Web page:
What material in particular are you talking about? Like the Underground OG album?

Yeah. Underground OG was all made this year. Minion on Farris Wheel was made this year. “Mindpoint” was made this year. Santiago Summer was made this year.

I’m at a point now where if I’m making something, I’m making it for a reason. I don’t have a bunch of finished tracks sitting around. Anything that I finish is going somewhere. I’m focused and the music is going places.

You sound intensely goal oriented now.

Yeah, I am.

And that sounds like the complete opposite of how you were in your 20s.

Absolutely.

What changed? Or how did you change? How does a man change his perspective so much over time?

For me – this is intensely personal, but it may help you understand – but for me what held me back wasn’t industry politics. It wasn’t label politics. It wasn’t somebody hating on me and it wasn’t that my music wasn’t good. After really sitting back during that time off, it helped me see was that it was me. I was the problem, not anyone else. If I was going to do anything successfully, I needed to solve that problem, which was myself. You can’t just be introspective. You have to be hard on yourself. You have to pinpoint the things in yourself that you want to change. Sometimes it’s not the scene, the label or even the music.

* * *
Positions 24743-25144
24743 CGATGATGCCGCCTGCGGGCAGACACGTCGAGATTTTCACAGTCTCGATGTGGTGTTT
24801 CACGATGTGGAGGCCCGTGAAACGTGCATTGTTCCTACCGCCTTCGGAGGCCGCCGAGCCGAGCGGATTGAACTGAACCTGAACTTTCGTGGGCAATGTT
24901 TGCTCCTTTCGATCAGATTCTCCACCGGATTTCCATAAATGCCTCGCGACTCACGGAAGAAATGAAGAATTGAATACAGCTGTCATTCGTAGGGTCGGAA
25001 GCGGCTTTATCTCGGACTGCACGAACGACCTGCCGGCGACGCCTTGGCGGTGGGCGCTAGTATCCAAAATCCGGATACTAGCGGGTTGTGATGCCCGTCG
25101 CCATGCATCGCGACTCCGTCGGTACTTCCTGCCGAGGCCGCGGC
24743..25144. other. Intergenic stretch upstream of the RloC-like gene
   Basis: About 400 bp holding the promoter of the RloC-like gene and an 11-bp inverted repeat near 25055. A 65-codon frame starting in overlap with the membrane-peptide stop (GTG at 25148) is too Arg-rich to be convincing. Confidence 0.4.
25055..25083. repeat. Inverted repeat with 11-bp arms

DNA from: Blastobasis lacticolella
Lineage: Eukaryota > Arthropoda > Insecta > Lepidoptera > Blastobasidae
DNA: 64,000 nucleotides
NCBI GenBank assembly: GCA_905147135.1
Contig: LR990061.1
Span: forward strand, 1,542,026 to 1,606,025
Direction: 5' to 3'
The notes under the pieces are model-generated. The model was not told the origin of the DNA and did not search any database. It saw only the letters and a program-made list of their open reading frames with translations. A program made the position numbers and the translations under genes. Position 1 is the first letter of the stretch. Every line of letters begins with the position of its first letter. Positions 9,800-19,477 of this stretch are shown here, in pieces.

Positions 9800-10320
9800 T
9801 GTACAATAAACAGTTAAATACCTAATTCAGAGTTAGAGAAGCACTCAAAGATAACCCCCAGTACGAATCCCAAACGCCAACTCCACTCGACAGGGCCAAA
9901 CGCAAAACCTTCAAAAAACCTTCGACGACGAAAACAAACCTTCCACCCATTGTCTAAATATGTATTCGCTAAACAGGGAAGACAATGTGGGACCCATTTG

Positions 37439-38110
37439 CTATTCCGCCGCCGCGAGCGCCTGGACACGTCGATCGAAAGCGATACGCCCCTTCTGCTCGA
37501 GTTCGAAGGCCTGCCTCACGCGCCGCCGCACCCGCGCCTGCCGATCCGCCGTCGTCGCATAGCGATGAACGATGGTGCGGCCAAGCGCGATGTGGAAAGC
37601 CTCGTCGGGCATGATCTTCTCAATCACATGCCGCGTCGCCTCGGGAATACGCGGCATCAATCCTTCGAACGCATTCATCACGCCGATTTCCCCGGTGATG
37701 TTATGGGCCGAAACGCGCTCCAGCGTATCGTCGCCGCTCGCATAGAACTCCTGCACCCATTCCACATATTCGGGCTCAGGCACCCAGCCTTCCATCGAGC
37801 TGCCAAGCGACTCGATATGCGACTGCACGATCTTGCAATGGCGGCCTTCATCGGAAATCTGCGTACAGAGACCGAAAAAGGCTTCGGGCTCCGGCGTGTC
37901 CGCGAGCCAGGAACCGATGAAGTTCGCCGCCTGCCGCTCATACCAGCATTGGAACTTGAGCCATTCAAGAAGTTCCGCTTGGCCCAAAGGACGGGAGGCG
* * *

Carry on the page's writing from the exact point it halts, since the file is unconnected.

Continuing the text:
Once I realized that about myself, I started making some changes and getting better and better. I got out of my own way. When I did, the universe started opening different avenues for me. I played more this year than the year before, and the year before that. I’ve been playing out more progressively every year since 2011.